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StephenUK
Jun 1st, 2008, 04:21 AM
Is this the most successful slam so far for Eastern Europe?

13 of the last 16 are from Eastern Europe

5 Russians (Sharapova, Kuznetsova, Dementieva, Safina and Zvonareva)
2 Serbs (Ivanovic, Jankovic)
2 Czechs (Kvitova, Cetkovska)
1 Pole (Radwanska)
1 Estonian (Kanepi)
1 Belarussian (Azarenka)
1 Slovenian (Srebotnik)

The other 3 survivors are also Europeans: Pennetta (Italy), Suarez Navarro (Spain) and Schnyder (Switzerland).

I presume that this is a record for Eastern Europe in a slam and quite frankly, I can't think of the last time that all 16 fourth round players were European, can you?

kris719
Jun 1st, 2008, 04:25 AM
I was noticing the same thing. Pretty cool.

wild.river
Jun 1st, 2008, 04:25 AM
they should all share the title :o
nice catch.

tequila
Jun 1st, 2008, 04:31 AM
Sharapova is an Asian-born Russian, not European ;)

drgray
Jun 1st, 2008, 04:36 AM
Sharapova is an Asian-born Russian, not European ;)

Yeah, russia is technically in Asia...

CCCP1
Jun 1st, 2008, 05:46 AM
wow ajde davai pojdme eastern eastern europe

faboozadoo15
Jun 1st, 2008, 05:48 AM
Too bad Agi couldn't notch one up for Hungary. :sad: She'll have her chances though.

Julian
Jun 1st, 2008, 06:00 AM
wow is all i can say
start of a new era??

kwilliams
Jun 1st, 2008, 06:08 AM
Woah. How great for European tennis and no players from the old European tennis superpowers, Germany, France and Britain.

Shvedbarilescu
Jun 1st, 2008, 09:01 AM
13 is a lot. I think that is pretty indicative of what we will see in the future too. I suspect we will probably see an average of 10 to 12 players from East/Central Europe in the final 16 pretty regularly from here on in. Personally, I'm cool with that. :)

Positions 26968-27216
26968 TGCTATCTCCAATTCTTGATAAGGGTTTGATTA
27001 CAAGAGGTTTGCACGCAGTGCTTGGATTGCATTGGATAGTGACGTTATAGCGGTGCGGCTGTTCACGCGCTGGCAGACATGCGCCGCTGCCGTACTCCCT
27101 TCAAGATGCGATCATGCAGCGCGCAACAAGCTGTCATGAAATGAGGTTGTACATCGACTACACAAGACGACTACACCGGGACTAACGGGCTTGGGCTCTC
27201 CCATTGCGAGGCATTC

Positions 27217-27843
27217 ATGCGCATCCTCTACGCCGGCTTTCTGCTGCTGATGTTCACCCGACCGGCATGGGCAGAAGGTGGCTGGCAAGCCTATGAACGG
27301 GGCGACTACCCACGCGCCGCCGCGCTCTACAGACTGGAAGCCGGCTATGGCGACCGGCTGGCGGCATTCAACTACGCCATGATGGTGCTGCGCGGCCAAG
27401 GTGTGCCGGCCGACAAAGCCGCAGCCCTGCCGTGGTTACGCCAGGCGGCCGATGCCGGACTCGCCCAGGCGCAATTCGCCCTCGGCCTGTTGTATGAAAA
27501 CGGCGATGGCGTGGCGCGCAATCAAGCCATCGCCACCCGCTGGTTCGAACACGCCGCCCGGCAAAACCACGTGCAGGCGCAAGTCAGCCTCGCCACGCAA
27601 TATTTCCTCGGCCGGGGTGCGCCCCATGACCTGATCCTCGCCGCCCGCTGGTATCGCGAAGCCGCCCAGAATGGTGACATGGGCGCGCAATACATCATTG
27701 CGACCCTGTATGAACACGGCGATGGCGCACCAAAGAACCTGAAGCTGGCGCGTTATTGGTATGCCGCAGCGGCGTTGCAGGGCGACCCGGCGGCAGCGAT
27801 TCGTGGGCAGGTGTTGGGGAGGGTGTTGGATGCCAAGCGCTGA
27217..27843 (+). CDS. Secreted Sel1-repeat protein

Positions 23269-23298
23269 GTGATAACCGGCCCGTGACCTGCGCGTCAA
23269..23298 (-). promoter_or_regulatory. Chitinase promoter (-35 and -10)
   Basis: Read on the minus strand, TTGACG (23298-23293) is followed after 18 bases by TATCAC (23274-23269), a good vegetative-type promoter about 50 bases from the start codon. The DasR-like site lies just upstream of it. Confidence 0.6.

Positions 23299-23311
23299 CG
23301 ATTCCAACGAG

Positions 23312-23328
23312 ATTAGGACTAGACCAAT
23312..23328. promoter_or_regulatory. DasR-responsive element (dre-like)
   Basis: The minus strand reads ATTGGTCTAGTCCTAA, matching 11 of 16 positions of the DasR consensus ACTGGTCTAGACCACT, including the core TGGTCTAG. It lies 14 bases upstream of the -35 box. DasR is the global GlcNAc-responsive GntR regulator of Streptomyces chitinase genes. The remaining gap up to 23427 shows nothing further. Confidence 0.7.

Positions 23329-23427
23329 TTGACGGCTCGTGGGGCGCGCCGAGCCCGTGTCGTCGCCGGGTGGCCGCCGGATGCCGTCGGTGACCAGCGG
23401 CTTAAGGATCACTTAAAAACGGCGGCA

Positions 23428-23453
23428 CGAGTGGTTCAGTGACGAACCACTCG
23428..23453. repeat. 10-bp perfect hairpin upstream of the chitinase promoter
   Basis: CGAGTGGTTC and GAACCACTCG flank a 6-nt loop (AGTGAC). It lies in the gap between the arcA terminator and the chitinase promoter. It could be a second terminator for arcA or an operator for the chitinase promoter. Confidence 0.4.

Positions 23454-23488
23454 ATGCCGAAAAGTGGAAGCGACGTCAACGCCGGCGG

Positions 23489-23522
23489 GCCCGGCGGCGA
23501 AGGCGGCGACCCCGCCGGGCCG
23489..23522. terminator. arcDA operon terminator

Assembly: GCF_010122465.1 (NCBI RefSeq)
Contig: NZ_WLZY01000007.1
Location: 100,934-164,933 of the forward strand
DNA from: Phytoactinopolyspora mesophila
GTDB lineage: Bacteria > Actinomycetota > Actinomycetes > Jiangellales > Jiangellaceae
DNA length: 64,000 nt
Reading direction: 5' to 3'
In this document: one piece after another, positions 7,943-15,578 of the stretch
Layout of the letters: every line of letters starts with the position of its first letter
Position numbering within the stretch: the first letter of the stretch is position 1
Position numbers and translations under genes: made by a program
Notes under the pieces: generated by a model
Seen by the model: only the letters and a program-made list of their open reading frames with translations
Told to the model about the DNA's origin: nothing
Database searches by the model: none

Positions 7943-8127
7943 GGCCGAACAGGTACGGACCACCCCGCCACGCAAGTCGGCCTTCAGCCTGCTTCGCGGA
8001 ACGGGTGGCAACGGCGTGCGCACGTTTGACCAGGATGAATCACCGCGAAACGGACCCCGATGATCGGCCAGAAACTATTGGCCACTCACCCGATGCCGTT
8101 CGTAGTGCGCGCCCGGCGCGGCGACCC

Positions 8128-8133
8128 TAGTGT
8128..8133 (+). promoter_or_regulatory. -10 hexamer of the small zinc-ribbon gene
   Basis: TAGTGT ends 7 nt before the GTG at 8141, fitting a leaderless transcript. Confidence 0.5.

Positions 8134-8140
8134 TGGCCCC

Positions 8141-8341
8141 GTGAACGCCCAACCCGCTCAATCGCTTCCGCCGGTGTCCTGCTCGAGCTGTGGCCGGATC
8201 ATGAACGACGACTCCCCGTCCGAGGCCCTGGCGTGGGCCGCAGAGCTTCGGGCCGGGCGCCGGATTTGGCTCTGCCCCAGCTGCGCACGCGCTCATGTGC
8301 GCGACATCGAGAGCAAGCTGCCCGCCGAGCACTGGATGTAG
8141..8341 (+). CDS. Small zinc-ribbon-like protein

A'DAM
Jun 1st, 2008, 10:02 AM
Impressive ;)

The Kaz
Jun 1st, 2008, 10:18 AM
When will Australia get its chance again?! :sobbing:

ivanban
Jun 1st, 2008, 11:20 AM
why is it important to point out "ex-communist" :confused:

iamme
Jun 1st, 2008, 11:36 AM
Hungary isn't easter european country..I think Czech Republic and Polland aren't either..

mckyle.
Jun 1st, 2008, 11:38 AM
Hungary isn't easter european country..I think Czech Republic and Polland aren't either..

He's referring to the Eastern Bloc

http://en.wikipedia.org/wiki/Eastern_bloc

iamme
Jun 1st, 2008, 11:58 AM
He's referring to the Eastern Bloc

http://en.wikipedia.org/wiki/Eastern_bloc
pfff. yeah.then a rest of Germany too.hehh.
.but Slovenia really isn't:lol:

StephenUK
Jun 1st, 2008, 01:23 PM
why is it important to point out "ex-communist" :confused:

It does make a difference because in many of the Communist countries, tennis was not encouraged as an individual professional sport with extensive travel commitments and non-Olympic up to 1988, although there were players who were able to reach the top of tennis even under this system, especially from ex-Czechoslovakia. It is also relevant in showing how the balance of power of tennis in Europe has shifted eastwards as there are many fewer tennis players from the west.